To Twitter or Not to Twitter . . . That’s the Question

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When I first learned to use the phone, I stood on a stool and told the operator the number I wanted; it was only three digits.  If there was no one I wanted to call, it was always amusing to listen to the neighbors talk on our four-party line. Today, swarming satellites connect us instantly with anyone in the world.  If you want to see pictures at the same time, you can easily do that with Skype. There are those among us who still find programming a VCR a challenge, but happily, that technology is disappearing.  On what instrument we will play those charming videos of our grandchildren remains to be seen.  All of this brings up an interesting question:  Are there technological advances which we can choose to ignore?

I was not reassured when a daughter recently told me even I could learn Tivo.  I suppose I will have to if I ever want to record a TV program, which rarely happens.  Learning how to operate a computer was a task I undertook 25 years ago and it didn’t seem hard then; I’m glad that I did, otherwise my life today would be entirely different. On the other hand, the concept of expanding social networking is something I will continue to resist.

When telephones first came into use, there was probably conversation about how relationships would change.  No more talking over the back fence since neighbors were within reach by the wall-mounted phone.  But the world moved to a better place because of the convenience.  Now we have a telephone in every room and one in the pocket.  The landline phone will soon be a relic as the smart phone and PDA (Personal Digital Assistant) become totally ubiquitous.  No more white pages in the telephone directory; you can do that online and get a map to the house you are calling; too bad if you have only a dumb phone.

Knowing how antiquated we would be if we hadn’t kept up with burgeoning technology, we have had to make some decisions about social networking.  Texting (computer spell check doesn’t think that’s a word), Facebook, and Twitter are the keys to true happiness, we are led to believe.  One of the great evolutionary leaps for humankind was the appearance of opposable thumbs; that separates humans from lower primates.  I wonder if thumbs will evolve further and develop a wart on the side to make texting more efficient.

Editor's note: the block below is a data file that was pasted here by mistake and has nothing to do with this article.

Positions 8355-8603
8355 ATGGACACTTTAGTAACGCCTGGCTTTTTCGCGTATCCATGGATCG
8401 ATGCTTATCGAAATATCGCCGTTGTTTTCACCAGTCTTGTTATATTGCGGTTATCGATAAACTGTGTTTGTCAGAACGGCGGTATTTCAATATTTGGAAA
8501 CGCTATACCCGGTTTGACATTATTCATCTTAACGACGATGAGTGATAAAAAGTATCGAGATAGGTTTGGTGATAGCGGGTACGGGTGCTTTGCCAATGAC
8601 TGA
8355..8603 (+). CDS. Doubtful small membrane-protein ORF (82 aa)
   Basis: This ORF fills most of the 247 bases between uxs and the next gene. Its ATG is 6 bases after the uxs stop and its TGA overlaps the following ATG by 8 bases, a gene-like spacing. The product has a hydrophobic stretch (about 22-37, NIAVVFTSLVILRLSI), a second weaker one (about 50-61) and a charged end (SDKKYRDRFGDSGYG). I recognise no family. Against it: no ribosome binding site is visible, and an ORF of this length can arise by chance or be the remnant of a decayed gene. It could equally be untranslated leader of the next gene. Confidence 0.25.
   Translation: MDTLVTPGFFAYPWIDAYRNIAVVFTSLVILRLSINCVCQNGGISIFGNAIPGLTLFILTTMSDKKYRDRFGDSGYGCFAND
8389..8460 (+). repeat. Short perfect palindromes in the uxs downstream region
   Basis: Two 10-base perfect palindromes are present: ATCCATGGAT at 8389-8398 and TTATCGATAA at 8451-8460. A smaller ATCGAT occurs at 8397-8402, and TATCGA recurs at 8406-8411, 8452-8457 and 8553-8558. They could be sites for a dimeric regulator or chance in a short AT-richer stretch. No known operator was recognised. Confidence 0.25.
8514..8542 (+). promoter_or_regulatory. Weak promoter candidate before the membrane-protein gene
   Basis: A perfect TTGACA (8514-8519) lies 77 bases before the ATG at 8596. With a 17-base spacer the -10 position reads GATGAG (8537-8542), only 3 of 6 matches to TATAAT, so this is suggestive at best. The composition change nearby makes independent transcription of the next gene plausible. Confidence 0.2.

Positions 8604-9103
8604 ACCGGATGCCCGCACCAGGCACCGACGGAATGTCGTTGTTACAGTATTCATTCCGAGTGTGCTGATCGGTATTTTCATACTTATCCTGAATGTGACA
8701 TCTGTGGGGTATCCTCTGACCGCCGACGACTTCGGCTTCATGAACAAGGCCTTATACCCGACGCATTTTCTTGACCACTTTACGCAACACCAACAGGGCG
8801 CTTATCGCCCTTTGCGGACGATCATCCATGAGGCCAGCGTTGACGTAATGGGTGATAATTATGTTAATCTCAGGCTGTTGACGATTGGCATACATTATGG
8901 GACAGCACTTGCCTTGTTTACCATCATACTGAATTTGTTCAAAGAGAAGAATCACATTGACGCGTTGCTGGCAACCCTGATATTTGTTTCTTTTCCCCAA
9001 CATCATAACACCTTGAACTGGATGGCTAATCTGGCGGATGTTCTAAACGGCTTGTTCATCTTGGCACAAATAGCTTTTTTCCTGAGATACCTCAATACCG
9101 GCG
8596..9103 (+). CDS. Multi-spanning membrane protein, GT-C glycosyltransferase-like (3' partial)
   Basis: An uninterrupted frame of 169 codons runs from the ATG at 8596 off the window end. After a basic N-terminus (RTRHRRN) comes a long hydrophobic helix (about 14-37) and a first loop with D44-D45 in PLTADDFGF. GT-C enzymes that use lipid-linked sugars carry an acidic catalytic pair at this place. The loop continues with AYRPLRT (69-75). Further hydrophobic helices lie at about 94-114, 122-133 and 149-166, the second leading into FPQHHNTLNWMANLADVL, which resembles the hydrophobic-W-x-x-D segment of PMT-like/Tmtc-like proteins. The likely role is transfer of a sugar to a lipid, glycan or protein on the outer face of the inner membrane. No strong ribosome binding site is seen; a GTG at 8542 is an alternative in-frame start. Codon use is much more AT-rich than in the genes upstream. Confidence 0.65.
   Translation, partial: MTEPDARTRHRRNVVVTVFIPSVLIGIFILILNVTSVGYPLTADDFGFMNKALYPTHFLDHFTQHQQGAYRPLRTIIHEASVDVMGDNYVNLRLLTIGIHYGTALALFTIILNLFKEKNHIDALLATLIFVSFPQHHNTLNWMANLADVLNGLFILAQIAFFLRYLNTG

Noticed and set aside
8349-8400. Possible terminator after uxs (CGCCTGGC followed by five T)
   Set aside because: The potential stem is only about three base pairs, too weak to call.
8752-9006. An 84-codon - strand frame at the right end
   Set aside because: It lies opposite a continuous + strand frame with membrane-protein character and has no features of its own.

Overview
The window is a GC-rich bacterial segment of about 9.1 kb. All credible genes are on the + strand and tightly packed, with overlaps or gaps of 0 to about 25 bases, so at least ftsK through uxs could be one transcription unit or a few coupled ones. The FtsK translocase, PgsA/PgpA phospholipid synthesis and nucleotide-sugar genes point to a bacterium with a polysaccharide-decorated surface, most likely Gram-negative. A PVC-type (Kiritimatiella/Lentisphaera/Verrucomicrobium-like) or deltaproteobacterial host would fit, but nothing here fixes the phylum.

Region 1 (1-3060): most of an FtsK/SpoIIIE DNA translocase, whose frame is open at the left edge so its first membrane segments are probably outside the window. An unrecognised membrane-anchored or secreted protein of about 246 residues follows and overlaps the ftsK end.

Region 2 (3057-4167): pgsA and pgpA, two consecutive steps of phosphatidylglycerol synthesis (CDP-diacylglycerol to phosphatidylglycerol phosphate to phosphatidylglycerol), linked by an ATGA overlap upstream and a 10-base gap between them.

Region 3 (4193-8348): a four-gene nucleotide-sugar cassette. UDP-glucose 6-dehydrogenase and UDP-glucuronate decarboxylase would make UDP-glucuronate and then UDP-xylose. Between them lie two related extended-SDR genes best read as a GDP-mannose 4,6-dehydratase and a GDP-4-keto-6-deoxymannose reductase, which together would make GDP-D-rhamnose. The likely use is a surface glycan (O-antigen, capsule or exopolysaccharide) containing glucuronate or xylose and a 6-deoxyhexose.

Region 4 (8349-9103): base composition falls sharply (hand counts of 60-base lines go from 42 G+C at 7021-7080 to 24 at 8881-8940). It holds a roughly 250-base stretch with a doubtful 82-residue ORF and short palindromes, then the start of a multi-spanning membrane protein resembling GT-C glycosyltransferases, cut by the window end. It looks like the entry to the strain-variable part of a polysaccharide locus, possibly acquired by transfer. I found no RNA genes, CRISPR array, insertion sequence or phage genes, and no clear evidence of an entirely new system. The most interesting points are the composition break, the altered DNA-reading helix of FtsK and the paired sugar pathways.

When a teacher is plying her trade, the students’ dancing thumbs are a major distraction as well a great aid to those who would cheat on a test.  There probably have been lawsuits filed by helicopter parents when their child’s cell phone was confiscated by the teacher; clearly, a First Amendment issue.

Facebook and Twitter make a quantum leap in communication.  Horror stories abound where blogs (another non-spell check word) have gone viral.  A university counselor told me she frequently sees students who are mightily upset when a potential employer looked at their Facebook entry (drunk, nude and/or worse) and the job was not proffered.  Neurophysiologists say, probably with accuracy, the brain does not develop judgment until the mid-twenties; the blogosphere of young adults would seem to confirm that.

Why text when you can talk later?  Being held captive might be a good reason and a 911 call will give your GPS position to the authorities.  Beyond emergencies, there are few things that can’t wait.  The next time you see a group of youngsters eating in a fast food establishment, rest assured many of them will be texting.  As they would say, “Like talking is SO yesterday!”  I wonder if they are sending messages to others at the table.

Occasionally, one must release the Inner Curmudgeon.  That’s one of the few things that gets stronger with age and it generally gets little notice but to rail against new technologies could be counter-productive. Refusing to understand them would be a mistake, particularly if you have youngsters in the home.  It’s important for parents to know what’s available online and take appropriate measures.  Ignore the whole thing and one could lose touch with all that’s happening in the world but the converse is not true. Being connected should not be dependent on external electronic gadgetry. It is still possible to reach out and touch someone.  I’m not talking about smart phones, texting, Facebook, or Twitter.